This video demonstration series shows the process of creating an armature for stop motion animation, claymation specifically, out of aluminum foil and polymer clay. Armatures need to be flexible to withstand the positioning and repositioning required to make stop motion animation, but still secure enough so that the material won't break. For this reason, a tin foil skeleton provides a sound structure to the clay armature. Watch this video animation tutorial and learn how to sculpt an armature...
Whether you're into cosplay or not, this life sized army "figurine" is awesome. The photo realistic plastic toy soldier was a contestant in a cosplay competition at Italy's Lucca Comics & Games 2008.
Check out this video tutorial on how to make cheap dragon wings, controlled by body posture. You can do this project for $18 if you use plastic garbage bags and Scotch tape for the membranes. You'll see how to make very light and strong costume wings. How strong? That strong.
This sequence of instructional videos provides a near comprehensive lesson on how you can change your voice from that of a male to that of a female. This video series is aimed at aiding transgender individuals, but is also useful for people who want to learn to do really great voice exercises and impersonations.
In this video you learn how to make your own green screen for less than $15 in under an hour. The material for the screen is a green felt-like fabric that can be easily found at a local fabric store or Wal-Mart. The fabric itself is just over 1 yard in width and you will need to buy 2 sheets 3 yards in length for a total of 6 yards at a price of about $2.00 per yard. You will also need a way to join the sheets together. For this, the video recommends a tube of Heat'n'Bond fabric joiner which ...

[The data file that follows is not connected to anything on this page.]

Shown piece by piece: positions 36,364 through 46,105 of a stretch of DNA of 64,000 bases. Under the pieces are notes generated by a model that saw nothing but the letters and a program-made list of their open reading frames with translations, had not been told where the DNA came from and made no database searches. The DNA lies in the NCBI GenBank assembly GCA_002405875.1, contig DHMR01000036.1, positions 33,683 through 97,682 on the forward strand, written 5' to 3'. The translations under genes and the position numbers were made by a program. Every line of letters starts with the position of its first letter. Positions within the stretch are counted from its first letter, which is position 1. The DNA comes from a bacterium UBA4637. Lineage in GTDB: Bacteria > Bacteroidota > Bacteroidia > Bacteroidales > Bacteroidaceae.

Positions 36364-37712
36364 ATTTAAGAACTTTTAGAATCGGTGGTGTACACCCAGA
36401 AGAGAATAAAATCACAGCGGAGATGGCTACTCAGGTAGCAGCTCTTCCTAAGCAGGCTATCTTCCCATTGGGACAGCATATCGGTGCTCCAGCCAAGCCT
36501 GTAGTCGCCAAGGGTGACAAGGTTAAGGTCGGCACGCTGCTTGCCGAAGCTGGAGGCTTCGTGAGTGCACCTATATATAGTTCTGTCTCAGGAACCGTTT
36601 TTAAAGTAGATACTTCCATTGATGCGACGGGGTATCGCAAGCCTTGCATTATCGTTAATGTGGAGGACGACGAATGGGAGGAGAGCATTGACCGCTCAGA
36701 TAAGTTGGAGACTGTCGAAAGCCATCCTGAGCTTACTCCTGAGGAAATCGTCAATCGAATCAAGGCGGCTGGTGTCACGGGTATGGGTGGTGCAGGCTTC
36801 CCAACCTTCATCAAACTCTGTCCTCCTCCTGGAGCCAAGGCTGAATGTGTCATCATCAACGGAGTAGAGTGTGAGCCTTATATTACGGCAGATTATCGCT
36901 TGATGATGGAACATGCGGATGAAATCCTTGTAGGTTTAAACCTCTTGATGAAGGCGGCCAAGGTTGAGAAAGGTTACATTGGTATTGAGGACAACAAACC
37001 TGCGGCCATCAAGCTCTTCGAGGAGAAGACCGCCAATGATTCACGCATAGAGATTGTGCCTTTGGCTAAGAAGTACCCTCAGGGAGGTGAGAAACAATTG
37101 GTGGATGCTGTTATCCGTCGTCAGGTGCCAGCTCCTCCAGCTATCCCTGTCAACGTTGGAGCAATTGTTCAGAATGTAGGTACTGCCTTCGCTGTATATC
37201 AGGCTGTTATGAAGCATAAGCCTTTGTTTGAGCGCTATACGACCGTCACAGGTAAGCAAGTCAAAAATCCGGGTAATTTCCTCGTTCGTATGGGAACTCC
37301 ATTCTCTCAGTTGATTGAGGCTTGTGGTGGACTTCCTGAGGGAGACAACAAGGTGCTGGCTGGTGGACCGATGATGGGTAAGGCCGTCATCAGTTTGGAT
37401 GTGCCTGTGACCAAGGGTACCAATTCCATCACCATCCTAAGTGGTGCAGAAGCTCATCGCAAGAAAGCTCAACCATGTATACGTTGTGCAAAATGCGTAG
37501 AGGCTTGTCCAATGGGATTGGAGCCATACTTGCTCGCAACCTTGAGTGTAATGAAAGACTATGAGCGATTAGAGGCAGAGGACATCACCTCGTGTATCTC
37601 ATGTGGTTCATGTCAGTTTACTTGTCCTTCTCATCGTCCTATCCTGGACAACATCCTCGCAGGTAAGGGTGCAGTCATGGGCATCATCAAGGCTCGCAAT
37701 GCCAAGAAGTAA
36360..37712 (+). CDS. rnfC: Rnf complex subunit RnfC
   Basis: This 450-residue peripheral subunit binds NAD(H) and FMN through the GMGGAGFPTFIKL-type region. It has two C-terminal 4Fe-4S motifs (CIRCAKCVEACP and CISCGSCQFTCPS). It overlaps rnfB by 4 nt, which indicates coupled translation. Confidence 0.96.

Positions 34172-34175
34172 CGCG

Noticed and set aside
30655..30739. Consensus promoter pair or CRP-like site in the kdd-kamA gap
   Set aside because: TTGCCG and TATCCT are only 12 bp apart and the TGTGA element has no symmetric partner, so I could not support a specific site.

Cinema is a matter of what's in the frame and what's out, according to director Martin Scorsese, who asserted that when describing his life's work. Getting the perfect shot can turn an otherwise ordinary scene into something great, both on and off screen.
Watch this video to learn how to make a simple stop motion animation using a drawing of a knight. It took approximately 90 minutes to make. Use your own drawing to make a stop motion animation movie!
The ability to see through clothing has been pursued by voyeurs for millenia, and today with the help of cheap video cameras we are closer than ever. This video will show you how to use a piece of blank developed film and IR to see through different types of shirts and other clothing. It also covers the effects of different colors and fabrics on the technique's effectiveness.